We’re entering the wet season now, and this week’s poem, by Jay Franzel, recalls the magic of the rain’s flow, as seen and felt by a child. I love how he describes the quivering rush that all of us have likely felt when we’ve reached out our fingers into the stream to touch.

Franzel lives in Wayne, happily retired after working with at-risk youth for over 30 years. He is the organizer of the Bookey Readings poetry series in Hallowell, and looks forward to those and other readings resuming in the future.

Runoff

By Jay Franzel

Rain streams over asphalt
rippling toward the sidewalk,
rubbing the curb.
Black grains darken the water,
wrappers clinging to sticks.
A young boy runs alongside,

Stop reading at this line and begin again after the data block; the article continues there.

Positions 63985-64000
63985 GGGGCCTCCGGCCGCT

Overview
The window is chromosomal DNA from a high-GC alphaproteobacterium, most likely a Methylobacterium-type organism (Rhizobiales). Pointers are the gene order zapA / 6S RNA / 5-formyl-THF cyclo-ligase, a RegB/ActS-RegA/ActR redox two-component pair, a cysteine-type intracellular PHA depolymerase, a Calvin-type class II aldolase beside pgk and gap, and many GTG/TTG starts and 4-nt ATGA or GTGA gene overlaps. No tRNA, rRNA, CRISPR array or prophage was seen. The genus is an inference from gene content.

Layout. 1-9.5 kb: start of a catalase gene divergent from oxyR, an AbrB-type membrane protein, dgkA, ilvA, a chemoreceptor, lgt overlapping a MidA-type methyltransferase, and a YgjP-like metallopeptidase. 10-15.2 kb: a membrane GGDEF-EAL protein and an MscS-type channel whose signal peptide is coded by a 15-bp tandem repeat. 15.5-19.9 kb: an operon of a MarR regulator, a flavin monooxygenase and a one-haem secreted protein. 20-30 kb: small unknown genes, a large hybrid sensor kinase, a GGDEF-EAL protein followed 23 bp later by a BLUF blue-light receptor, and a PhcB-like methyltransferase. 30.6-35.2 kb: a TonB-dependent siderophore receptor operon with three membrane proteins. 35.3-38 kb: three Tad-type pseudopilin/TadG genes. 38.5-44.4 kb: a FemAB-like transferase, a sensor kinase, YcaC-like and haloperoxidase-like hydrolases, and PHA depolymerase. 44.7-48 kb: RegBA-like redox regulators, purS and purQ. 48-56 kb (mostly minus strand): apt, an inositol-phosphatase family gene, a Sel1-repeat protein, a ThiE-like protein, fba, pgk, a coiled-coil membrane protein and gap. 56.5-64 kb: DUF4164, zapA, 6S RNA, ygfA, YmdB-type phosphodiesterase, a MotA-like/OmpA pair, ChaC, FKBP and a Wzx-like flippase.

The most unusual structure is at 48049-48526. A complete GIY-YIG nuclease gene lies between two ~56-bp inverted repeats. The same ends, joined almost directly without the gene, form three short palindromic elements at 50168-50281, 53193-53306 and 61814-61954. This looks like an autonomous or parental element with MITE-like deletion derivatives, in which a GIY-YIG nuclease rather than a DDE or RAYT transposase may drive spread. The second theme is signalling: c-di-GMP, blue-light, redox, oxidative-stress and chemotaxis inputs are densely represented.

racing paper bits down the hill.
There’s candy at the General Store,
but he stops to touch,
like a shiver of trout to wet fingers,
a fluttering leaf at the watery grate.

Megan Grumbling is a poet and writer who lives in Portland. Deep Water: Maine Poems is produced in collaboration with the Maine Writers & Publishers Alliance. “Runoff,” copyright 2016 by Jay Franzel, appears by permission of the author.


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